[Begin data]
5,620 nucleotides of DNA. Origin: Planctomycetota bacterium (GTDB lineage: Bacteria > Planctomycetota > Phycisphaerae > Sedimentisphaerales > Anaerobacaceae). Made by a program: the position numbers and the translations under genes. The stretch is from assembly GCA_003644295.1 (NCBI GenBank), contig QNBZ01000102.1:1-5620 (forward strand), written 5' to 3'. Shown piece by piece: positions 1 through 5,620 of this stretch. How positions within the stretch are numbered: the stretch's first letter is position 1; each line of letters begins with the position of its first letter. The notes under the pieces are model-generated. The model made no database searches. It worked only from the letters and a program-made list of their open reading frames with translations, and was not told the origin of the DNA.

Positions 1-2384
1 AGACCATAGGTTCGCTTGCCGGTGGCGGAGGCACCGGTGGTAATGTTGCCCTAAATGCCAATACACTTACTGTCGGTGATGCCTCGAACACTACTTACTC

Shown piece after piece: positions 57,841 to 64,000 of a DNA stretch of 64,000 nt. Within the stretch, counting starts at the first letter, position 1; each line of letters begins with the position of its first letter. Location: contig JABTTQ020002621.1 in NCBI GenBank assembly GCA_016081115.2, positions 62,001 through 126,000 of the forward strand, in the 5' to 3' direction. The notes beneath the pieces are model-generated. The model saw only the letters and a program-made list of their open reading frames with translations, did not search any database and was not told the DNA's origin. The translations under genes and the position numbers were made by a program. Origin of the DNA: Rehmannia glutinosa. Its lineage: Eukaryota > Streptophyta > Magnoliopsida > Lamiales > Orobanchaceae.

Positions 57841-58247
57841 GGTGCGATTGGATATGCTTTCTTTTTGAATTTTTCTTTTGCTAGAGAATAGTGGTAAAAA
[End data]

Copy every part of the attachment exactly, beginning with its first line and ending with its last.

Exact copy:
5,620 nucleotides of DNA. Origin: Planctomycetota bacterium (GTDB lineage: Bacteria > Planctomycetota > Phycisphaerae > Sedimentisphaerales > Anaerobacaceae). Made by a program: the position numbers and the translations under genes. The stretch is from assembly GCA_003644295.1 (NCBI GenBank), contig QNBZ01000102.1:1-5620 (forward strand), written 5' to 3'. Shown piece by piece: positions 1 through 5,620 of this stretch. How positions within the stretch are numbered: the stretch's first letter is position 1; each line of letters begins with the position of its first letter. The notes under the pieces are model-generated. The model made no database searches. It worked only from the letters and a program-made list of their open reading frames with translations, and was not told the origin of the DNA.

Positions 1-2384
1 AGACCATAGGTTCGCTTGCCGGTGGCGGAGGCACCGGTGGTAATGTTGCCCTAAATGCCAATACACTTACTGTCGGTGATGCCTCGAACACTACTTACTC

Shown piece after piece: positions 57,841 to 64,000 of a DNA stretch of 64,000 nt. Within the stretch, counting starts at the first letter, position 1; each line of letters begins with the position of its first letter. Location: contig JABTTQ020002621.1 in NCBI GenBank assembly GCA_016081115.2, positions 62,001 through 126,000 of the forward strand, in the 5' to 3' direction. The notes beneath the pieces are model-generated. The model saw only the letters and a program-made list of their open reading frames with translations, did not search any database and was not told the DNA's origin. The translations under genes and the position numbers were made by a program. Origin of the DNA: Rehmannia glutinosa. Its lineage: Eukaryota > Streptophyta > Magnoliopsida > Lamiales > Orobanchaceae.

Positions 57841-58247
57841 GGTGCGATTGGATATGCTTTCTTTTTGAATTTTTCTTTTGCTAGAGAATAGTGGTAAAAA